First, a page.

“It said that somebody had found my Purple Heart,” Gus Allbritton, 71, recounted about a message that was left for him at the Carl Vinson VA Medical Center in Georgia. “And there was a phone number in Florida for a man named Jamie Bath.”
Allbritton is a Vietnam veteran who was deployed with the 173rd Infantry Regiment from 1969-1970. He was wounded three times during the war: when he was shot in the shoulder by an AK-47, when he was shot in the groin, legs and feet, and also when a rocket-propelled grenade was launched into his bunker, Stars and Stripes reported. He was subsequently awarded three Purple Hearts, two of which he gave to his children, and another he held onto.
In 1983, while he was working as a sheriff’s deputy in Florida, he was the victim of a burglary. He had stored the Purple Heart for safekeeping in a heavy bottle that also contained coins, pocket knives and other valuables.
Vietnam Veteran receives his third Purple Heart – twice (https://blogs.va.gov/VAntage)
His house was ransacked during the burglary, and the bottle containing the medal was taken.
“When I saw that the water bottle – and everything in it – had been stolen, I figured that was it, I’d never see it again,” Allbritton recounted. “I reported it missing, but I knew the odds were slim to none that I’d ever get it back.”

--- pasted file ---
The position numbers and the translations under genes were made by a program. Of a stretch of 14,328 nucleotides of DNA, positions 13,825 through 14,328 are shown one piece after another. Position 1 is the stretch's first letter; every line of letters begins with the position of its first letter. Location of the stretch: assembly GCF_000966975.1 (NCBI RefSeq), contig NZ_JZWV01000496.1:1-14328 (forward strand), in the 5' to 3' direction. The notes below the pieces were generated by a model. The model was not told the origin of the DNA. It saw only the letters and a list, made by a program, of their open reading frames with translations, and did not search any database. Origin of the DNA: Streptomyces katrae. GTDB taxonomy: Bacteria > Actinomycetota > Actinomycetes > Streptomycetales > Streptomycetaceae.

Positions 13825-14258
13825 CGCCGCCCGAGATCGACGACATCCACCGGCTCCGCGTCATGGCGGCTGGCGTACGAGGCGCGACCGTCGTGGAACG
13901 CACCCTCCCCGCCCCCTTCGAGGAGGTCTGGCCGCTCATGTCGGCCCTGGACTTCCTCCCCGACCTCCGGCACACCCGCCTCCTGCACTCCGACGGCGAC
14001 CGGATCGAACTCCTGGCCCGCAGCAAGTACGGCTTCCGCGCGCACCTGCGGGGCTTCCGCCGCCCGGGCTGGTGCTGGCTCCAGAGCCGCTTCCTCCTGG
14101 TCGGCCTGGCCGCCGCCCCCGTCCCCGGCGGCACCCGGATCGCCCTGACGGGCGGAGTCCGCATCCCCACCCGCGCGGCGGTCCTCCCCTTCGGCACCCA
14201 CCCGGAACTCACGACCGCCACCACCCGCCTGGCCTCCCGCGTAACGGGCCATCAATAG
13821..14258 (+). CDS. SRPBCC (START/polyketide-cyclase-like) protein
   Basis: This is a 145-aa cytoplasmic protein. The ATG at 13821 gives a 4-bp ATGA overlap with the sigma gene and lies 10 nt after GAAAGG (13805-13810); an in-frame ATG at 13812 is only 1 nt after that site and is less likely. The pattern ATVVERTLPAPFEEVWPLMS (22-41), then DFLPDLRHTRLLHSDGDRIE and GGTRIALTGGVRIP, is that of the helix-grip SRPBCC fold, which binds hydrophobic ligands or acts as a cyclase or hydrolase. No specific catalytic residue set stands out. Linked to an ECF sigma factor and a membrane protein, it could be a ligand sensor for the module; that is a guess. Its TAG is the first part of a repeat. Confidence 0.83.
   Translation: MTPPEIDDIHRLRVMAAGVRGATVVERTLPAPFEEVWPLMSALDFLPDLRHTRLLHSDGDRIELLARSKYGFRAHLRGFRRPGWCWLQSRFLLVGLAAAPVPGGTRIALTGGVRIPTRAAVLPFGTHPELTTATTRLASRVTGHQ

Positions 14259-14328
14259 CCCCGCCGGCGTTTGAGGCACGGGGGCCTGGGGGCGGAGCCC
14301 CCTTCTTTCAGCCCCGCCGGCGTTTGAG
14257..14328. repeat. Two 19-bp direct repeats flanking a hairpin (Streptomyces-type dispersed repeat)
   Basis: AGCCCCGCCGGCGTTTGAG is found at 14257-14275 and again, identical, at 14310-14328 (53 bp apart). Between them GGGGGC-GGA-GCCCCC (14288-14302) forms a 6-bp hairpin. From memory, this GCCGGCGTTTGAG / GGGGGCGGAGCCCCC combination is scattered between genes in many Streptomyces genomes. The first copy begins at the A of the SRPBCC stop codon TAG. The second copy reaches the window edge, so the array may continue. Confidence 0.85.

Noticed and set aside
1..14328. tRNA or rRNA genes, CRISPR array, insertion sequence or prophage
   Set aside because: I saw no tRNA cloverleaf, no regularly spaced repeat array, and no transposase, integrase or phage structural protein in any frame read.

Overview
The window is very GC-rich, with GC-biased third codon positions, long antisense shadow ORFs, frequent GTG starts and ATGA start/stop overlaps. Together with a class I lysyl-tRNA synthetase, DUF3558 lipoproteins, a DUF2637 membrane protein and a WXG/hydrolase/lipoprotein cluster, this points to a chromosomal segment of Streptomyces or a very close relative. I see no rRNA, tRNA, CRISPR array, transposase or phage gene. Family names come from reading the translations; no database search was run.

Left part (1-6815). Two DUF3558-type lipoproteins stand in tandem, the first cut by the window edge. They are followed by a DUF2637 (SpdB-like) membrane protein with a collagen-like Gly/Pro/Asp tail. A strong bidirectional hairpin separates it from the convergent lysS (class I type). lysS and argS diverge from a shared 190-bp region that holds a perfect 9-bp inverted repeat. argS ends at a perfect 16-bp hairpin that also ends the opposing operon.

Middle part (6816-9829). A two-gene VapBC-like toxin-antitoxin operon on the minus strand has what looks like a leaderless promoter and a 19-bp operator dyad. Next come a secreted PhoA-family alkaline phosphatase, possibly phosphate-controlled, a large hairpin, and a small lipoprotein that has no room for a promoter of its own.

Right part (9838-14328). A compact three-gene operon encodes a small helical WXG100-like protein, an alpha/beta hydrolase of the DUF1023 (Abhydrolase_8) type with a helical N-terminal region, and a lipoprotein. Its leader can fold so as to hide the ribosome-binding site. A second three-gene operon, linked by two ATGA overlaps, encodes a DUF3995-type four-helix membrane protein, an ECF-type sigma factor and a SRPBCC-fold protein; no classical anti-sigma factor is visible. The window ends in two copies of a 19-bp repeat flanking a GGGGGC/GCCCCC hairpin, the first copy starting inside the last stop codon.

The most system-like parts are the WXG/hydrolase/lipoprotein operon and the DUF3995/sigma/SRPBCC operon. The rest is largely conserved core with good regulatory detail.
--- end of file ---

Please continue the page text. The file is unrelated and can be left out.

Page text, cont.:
Decades later, an estate sale specialist in Florida named Jaime Bath said he picked up the medal at a yard sale for $2.
Bath noticed an inscription on the medal, reading, “For Military Merit – Gus A. Allbritton.”
A United States Military Purple Heart
“It was a war medal, and I knew it must mean a lot to the person who’d earned it,” Bath said. “Giving it back was the right thing to do.”
Bath tracked Allbritton down at the local VA, where the Vietnam vet volunteers, after a Google search and said he wanted to get the medal back to him.
“I couldn’t believe it. How did something as small as that medal turn up after 38 years?” Allbritton said.
“When Jamie called and said he’d like to mail me back my medal, I gave him my address. And sure enough, it arrived just a few days later in a little box. It’s a very humanitarian thing he did.”